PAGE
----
A new approach for the rapid destruction of human waste using smouldering combustion is presented. Recently, self-sustaining smouldering combustion was shown to destroy the organic component of simulated human solid waste and dog faeces resulting in the sanitization of all pathogens using a batch process.

Researchers find an early and treatable indicator of blood clotting in COVID-19 patients

Japanese scientists develop glowing masks to detect coronavirus

High court juries can detect when someone is lying even when they’re wearing a face mask. Not only do face masks not hinder jurors’ ability to decide if a witness is reliable, they make it easier to discern lies from truth.

Researchers have identified an odorless compound emitted by people — and in particular babies — called hexadecanal, or HEX, that appears to make men more docile and women more aggressive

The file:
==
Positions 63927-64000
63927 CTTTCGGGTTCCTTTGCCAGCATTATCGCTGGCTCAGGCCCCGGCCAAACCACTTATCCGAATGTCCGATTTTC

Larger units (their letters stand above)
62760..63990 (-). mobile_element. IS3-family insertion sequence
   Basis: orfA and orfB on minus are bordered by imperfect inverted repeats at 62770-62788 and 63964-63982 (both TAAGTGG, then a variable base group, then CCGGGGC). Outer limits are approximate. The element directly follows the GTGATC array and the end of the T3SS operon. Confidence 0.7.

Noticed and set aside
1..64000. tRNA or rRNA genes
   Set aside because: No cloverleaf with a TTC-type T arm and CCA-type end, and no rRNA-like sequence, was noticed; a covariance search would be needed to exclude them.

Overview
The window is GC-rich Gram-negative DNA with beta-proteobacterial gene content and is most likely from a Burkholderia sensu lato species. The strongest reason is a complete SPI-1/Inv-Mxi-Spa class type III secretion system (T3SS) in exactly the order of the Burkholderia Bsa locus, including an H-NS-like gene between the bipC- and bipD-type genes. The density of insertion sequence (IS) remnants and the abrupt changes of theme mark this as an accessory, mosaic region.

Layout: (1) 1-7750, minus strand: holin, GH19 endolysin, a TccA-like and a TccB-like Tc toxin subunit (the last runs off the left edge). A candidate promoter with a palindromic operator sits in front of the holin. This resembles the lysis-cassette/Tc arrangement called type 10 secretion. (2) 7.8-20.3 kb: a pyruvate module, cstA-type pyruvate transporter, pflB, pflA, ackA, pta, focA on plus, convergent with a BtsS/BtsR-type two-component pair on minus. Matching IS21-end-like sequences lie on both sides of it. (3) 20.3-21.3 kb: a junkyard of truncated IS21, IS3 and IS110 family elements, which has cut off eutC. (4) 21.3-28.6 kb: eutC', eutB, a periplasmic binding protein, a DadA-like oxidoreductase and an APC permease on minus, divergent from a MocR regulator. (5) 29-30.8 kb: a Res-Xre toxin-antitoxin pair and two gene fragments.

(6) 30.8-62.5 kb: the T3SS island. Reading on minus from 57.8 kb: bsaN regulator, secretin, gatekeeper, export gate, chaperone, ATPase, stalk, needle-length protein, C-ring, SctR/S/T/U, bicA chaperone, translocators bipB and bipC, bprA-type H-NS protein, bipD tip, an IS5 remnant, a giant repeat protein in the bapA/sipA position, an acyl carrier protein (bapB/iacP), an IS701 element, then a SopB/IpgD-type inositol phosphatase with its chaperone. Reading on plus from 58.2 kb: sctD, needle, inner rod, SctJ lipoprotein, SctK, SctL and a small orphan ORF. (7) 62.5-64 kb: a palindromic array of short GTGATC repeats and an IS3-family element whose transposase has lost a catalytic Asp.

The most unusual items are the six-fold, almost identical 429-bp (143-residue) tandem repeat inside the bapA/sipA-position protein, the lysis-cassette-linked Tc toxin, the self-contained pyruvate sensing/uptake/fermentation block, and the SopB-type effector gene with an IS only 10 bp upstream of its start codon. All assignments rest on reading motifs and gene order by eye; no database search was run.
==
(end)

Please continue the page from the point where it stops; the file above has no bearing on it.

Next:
More treatment but no less depression: The treatment-prevalence paradox

Oxygen when sleeping eases depression for 1 in 3 patients in small Israeli study Around half received regular air, which contains 21 percent oxygen, while the others received air with 35% oxygen content.

Within the scientific research community, memory information in the brain is commonly believed to be stored in the synapse - a hypothesis famously attributed to psychologist Donald Hebb. However, there is a growing minority who postulate that memory is stored inside the neuron at the molecular (RNA or DNA) level - an alternative postulation known as the cell-intrinsic hypothesis, coined by psychologist Randy Gallistel. […] After more than 70 years of research efforts by cognitive psychologists and neuroscientists, the question of where memory information is stored in the brain remains unresolved. [PDF]

among nonhuman primates the most compelling evidence for something approaching human-like visual self-recognition is seen only in great apes

US government wants to know why Tesla owners can play videogames while driving now

Toyota is charging drivers for the convenience of using their key fobs to remotely start their cars. Toyota models 2018 or newer will need a subscription in order for the key fob to support remote start functionality.

Former FedEx driver charged for dumping thousands of dollars worth of packages into Alabama ravine

People are regretting spending $800 on a Chanel advent calendar featuring stickers and a dust bag